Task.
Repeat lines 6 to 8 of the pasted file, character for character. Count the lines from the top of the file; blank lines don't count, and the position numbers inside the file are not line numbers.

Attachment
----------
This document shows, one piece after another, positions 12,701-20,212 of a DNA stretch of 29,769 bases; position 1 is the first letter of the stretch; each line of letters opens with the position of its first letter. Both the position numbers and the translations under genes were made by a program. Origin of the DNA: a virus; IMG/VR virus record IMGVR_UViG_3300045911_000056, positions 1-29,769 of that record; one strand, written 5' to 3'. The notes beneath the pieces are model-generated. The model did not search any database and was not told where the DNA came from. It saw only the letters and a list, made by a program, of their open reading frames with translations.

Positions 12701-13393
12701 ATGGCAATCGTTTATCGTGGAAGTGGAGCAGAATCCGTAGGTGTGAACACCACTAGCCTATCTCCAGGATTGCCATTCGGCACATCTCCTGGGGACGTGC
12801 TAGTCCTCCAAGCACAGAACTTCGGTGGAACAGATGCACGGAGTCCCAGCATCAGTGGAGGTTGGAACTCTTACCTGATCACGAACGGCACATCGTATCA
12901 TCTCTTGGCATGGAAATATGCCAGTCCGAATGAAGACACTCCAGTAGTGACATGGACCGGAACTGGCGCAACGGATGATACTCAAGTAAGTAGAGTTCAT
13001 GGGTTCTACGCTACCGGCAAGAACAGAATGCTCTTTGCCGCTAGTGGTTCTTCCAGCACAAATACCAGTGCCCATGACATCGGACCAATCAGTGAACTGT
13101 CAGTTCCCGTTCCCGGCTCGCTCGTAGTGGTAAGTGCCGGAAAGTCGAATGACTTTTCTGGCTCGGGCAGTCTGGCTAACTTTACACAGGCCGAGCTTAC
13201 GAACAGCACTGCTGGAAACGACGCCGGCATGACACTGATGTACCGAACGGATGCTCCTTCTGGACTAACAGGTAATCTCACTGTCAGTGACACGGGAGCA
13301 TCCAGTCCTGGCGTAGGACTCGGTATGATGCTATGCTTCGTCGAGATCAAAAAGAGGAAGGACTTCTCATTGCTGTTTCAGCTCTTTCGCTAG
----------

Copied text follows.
13001 GGGTTCTACGCTACCGGCAAGAACAGAATGCTCTTTGCCGCTAGTGGTTCTTCCAGCACAAATACCAGTGCCCATGACATCGGACCAATCAGTGAACTGT
13101 CAGTTCCCGTTCCCGGCTCGCTCGTAGTGGTAAGTGCCGGAAAGTCGAATGACTTTTCTGGCTCGGGCAGTCTGGCTAACTTTACACAGGCCGAGCTTAC
13201 GAACAGCACTGCTGGAAACGACGCCGGCATGACACTGATGTACCGAACGGATGCTCCTTCTGGACTAACAGGTAATCTCACTGTCAGTGACACGGGAGCA